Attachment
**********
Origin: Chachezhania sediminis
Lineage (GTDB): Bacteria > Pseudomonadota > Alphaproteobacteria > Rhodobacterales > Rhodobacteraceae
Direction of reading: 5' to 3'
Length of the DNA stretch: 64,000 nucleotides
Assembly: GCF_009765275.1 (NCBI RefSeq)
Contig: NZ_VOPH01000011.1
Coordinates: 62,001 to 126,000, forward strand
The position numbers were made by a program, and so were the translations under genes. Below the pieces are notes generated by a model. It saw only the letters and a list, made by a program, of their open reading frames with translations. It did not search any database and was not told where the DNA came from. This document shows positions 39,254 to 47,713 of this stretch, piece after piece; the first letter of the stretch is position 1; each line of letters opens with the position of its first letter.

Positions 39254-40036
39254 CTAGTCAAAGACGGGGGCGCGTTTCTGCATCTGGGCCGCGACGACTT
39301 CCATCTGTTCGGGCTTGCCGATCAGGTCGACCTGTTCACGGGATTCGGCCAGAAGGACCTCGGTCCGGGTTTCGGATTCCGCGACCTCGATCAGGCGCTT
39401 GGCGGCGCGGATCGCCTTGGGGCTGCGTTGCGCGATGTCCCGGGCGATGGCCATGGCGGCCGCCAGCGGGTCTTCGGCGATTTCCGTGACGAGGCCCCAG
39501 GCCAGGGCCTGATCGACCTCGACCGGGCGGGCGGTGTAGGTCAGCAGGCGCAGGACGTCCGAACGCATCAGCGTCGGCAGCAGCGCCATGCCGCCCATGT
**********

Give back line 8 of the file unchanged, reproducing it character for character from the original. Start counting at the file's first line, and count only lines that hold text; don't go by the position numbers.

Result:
The position numbers were made by a program, and so were the translations under genes. Below the pieces are notes generated by a model. It saw only the letters and a list, made by a program, of their open reading frames with translations. It did not search any database and was not told where the DNA came from. This document shows positions 39,254 to 47,713 of this stretch, piece after piece; the first letter of the stretch is position 1; each line of letters opens with the position of its first letter.